A View, a Camera and You - Wast Water

Wast Water sunset as seen from Irton Pike by Mark Gilligan

Wast Water sunset as seen from Irton Pike by Mark Gilligan - Credit: mark gilligan

You don’t always have to be up with larks to get a great shot, says professional photographer Mark Gilligan

Two particular times of day can create evocative and mystical photographs. Sunrise and sunset. Now, if you are like me and enjoy a lie in, then the latter will been seen in a more favourable light. No pun intended.

The key is not to simply turn up somewhere but to find a suitable location and know how the light behaves, its position and potential. I’ll often take a stroll and just observe how the dusk ‘arrives’, making mental notes about suitable places to photograph. While some visits don’t always produce the goods you can usually sense and ‘feel’ the ones that will work.

Fortunately, in this neck of the woods, we are blessed with the myriad of valleys and features that will allow us to indulge in capturing those special moments.

Bright, blue, cloudless days aren’t always the most suitable days to go for. I know they are wonderful when they do eventually arrive but I like a photograph to have character and clouds will provide that for you.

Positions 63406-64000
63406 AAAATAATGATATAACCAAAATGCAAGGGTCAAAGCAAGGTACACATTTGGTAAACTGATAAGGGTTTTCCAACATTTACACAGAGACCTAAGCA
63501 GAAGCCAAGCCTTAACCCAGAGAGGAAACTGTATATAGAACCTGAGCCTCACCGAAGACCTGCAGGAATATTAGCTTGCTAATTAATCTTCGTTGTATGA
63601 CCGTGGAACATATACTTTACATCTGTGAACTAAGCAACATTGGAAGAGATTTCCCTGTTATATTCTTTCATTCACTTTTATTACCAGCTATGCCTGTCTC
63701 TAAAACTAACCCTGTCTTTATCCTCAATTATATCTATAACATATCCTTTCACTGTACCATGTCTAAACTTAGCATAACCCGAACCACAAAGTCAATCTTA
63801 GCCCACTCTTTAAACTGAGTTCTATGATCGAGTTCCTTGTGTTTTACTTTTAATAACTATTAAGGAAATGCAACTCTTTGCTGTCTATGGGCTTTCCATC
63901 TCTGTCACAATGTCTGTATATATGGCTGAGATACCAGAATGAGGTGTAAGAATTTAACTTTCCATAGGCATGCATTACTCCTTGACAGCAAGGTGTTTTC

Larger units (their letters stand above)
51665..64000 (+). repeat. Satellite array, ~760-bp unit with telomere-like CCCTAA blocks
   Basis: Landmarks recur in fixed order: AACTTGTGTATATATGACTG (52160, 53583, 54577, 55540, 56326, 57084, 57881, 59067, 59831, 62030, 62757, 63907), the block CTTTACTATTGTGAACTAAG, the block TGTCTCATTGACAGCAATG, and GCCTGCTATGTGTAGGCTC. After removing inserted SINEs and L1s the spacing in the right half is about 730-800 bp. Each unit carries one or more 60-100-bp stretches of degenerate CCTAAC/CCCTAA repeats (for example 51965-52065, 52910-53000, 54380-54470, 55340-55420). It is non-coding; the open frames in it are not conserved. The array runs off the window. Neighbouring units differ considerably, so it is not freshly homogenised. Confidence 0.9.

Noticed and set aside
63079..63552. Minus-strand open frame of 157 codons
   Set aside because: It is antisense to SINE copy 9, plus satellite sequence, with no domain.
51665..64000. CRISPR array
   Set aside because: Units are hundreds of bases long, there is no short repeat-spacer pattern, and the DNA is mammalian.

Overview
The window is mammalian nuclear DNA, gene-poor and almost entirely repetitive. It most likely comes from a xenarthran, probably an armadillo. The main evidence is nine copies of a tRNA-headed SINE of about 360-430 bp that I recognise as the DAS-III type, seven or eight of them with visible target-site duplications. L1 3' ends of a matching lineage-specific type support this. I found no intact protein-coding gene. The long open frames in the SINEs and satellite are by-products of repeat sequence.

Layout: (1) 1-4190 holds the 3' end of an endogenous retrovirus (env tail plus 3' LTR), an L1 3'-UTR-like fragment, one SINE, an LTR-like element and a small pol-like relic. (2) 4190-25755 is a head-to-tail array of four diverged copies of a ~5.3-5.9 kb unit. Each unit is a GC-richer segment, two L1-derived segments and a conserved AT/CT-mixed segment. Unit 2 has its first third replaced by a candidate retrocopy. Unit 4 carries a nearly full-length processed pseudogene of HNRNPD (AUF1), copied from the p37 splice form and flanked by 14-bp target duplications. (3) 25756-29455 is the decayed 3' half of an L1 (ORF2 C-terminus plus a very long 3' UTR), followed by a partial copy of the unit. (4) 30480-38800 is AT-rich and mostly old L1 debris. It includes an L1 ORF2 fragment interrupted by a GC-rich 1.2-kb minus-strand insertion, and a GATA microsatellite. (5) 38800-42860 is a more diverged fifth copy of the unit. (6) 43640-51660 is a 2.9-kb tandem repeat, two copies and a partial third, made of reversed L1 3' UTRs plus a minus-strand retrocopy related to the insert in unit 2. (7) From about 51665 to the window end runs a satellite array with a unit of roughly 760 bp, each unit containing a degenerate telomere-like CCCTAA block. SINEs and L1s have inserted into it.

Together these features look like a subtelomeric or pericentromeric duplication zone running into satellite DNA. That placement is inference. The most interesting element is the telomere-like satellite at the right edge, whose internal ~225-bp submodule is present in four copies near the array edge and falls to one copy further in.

A fading sun will generally bounce off them and produce that wonderful light generating hues to enrich the vista. It’s also a good idea to practice sunset shots because, as you’ll quickly realise, your window of opportunity lasts around 15 minutes before the light becomes useable. For that reason its good to ‘scout’ the area so that you know which spots are more advantageous. Try to envisage in your mind’s eye what you’re going to shoot before the situation arises and that will help enormously.

As I have mentioned in previous articles, I like to shoot ‘the usual’ from an unusual place or perspective and for this shot of Wast Water I took the path up towards Irton Pike.

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Apart from offering a different view it’s a lovely place to see the end of the day unfurl before you. Remember to take a tripod as you will find it difficult to hand-hold the shots due to the slower shutter speed.

Let’s get technical

Camera Canon 5dmk2

Canon 17-40 L series lens

F22 @ 0.5th sec

ISO 100

Lee no9 soft Graduated Filter

Cable release

Giottos Carbon Tripod

Mark Gilligan is a regular contribitor to Lancashire Life and, with broadcaster David Powell Thompson, teaches photographic skills. Find out more at wastwaterphotography.co.uk. You can download your own pictures to www.lancashirelife.co.uk and put yourself in the running from a great prize from Wilkinson Cameras.